• Christmas Choir – December 1948 1940’s – During World War II, 127 men and women of the congregation served in the armed forces. In 1948 carillon bells were installed in the church tower as a memorial and tribute to all who had served their country. Another milestone occurred on October 6, 1948: After 20 years of sacrifice Temple was able to burn the mortgage for the building of the sanctuary.
    • December 2, 1951 – call extended and accepted by Rev. Robert F. Fisher . May 1952 marked the first edition of The Evangel. In September 1952 Temple began a weekday kindergarten/nursery school to fill a need in the community. In 1956, the congregation authorized the building of a building that would meet the needs of education and fellowship. The new education building was completed in 1957; the original bible school building was renovated in 1958.
    • The 1950’s -
    • The 1960’s - In 1964 a Schulmerch Magnebell Tape Player was installed and dedicated to the ministry of Pastor Ney. The congregation gave support to various urban programs. In 1966 a year long celebration of Temple’s 50 th anniversary began. In April 1967 a call was extended and accepted by Rev. Walter O. Reimet.
    • Confirmation Class ,Pastor Reimet & Seminary Student, Billie Wright -1978 In the 1970’s, Temple began participation in the Senior Seminary Program to assist the pastor with youth ministry. The lots on the opposite side of Earlington Road were sold in 1978 and Temple made the decision to expand into the community by increasing outreach programs instead of increasing the size of the physical plant.
    • In the 1980’s , at different times Temple opened its doors to community groups including Delaware County Association of Retarded Citizens, Earlbrook Senior Center, Playful Parenting and Great Beginnings Day Care Center. Rev. Susan Peterson was called in 1982 as the second pastor on a part-time basis. In 1986, Jane Morgan retired as Temple’s organist of 50 years, she was given the title of Organist Emeritus.
    • Confirmation Class & Rev. Betty Butler Percival - 1996
      • The 1990’s – Rev Betty Butler Percival is called as a second part-time pastor. In Nov 1996, Pastor Reimet retires. The congregation begins its journey through the “interim” period with the aid of Pastor Daniel Lyman.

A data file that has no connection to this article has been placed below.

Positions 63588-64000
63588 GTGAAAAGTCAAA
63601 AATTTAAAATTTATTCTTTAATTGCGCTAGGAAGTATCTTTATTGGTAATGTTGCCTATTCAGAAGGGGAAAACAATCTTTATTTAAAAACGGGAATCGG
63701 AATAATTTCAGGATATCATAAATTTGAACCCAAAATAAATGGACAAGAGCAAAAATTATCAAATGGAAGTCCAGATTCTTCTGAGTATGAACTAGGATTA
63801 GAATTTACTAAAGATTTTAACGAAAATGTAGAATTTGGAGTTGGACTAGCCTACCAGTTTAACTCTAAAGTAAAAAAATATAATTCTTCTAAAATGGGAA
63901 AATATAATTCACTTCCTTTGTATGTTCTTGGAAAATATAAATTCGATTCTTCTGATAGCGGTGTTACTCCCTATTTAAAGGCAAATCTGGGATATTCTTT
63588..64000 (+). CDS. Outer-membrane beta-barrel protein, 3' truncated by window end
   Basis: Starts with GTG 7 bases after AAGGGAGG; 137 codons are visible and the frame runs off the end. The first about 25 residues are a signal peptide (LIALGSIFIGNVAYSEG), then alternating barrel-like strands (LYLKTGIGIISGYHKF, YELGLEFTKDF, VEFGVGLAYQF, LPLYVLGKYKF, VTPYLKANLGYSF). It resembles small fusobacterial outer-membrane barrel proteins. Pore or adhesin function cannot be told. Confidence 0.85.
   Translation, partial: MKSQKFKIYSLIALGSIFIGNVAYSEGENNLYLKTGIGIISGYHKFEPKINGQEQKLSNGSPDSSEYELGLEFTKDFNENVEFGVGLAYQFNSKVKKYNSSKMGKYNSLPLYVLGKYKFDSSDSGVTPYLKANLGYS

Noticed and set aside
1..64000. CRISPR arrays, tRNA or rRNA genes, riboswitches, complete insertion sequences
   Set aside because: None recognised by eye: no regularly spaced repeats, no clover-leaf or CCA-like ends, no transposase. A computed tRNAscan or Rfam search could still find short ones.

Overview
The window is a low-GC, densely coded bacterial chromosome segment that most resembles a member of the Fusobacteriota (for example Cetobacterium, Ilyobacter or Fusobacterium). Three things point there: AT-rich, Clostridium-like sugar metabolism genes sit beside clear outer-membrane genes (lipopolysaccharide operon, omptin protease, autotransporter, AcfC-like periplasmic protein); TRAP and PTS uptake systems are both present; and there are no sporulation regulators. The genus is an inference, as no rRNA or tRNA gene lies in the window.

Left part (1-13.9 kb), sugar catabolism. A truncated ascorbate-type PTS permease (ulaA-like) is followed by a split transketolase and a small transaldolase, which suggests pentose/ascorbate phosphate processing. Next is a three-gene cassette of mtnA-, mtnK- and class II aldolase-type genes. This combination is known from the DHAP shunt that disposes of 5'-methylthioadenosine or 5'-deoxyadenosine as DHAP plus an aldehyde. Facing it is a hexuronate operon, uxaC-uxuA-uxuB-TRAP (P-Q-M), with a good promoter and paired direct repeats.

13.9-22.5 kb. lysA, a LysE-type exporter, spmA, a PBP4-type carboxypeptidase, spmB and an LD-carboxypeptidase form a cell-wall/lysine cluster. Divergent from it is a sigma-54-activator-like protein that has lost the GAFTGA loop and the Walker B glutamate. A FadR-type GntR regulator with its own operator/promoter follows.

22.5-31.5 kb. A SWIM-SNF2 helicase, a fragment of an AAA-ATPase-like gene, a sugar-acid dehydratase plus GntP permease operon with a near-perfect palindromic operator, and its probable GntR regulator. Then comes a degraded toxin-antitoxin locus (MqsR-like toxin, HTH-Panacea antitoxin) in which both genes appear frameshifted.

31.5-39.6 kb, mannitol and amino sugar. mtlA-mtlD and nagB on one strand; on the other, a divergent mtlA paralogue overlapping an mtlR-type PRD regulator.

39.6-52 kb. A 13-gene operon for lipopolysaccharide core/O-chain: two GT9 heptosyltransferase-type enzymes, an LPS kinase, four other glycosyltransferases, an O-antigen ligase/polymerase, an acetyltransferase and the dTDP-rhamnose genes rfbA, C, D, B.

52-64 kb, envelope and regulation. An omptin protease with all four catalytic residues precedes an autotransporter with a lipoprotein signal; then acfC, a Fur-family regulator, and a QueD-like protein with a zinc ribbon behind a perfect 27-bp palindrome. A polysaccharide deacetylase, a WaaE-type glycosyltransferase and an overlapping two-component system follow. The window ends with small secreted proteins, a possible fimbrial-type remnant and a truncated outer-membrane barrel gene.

Pastor Dan Lyman
    • Confirmation Class 1998 On August 1, 1997 the congregation calls Larry Resmer Stiles as Pastor. The congregation begins discussions on how to best utilize the large and aging facilities. The parsonage is converted into the church office and classrooms. The decision is made to provide handicap access by adding an elevator in the stairwell of the education building and accessible bathroom facilities.
    • Pastor Richard Mathisen The 2000’s – Pastor Stiles retires in July 2002 and the congregation begins the process of calling a new pastor with the help of Interim Pastors Richard Mathisen and Patricia Johnson. Pastor Patricia Johnson
    • Rev. Matthew C. Staniz In July 2004 a call is extended to Rev Matthew Staniz, a recent seminary graduate. Pastor Staniz is ordained and installed on July 31, 2004 at Temple Lutheran Church.
    • The Parsonage is converted back to a private home for Pastor Staniz and his family. During 2005 and 2006 work continues on the church renovations. The elevator is installed along with handicap access to the sanctuary and a rest room.
    • In February 2006 Temple’s Praise Band – Keniniah – leads the contemporary worship service for the first time.
    • Women of Temple Kitchen Band – 1950’s
    • Preparing Care Packages for College Students
    • Spaghetti Dinner - 2005
    • Havertown Community Day 2005
    • Visit by Choirs to Mary J. Drexel Nursing Home - 2006
    • Annual Easter Egg Hunt - 2006
    • Children’s Garden 2005-2006
    • Picture of kitchen
    • Sunday school picture
    • Women of Temple – 2006 Assembling School Kits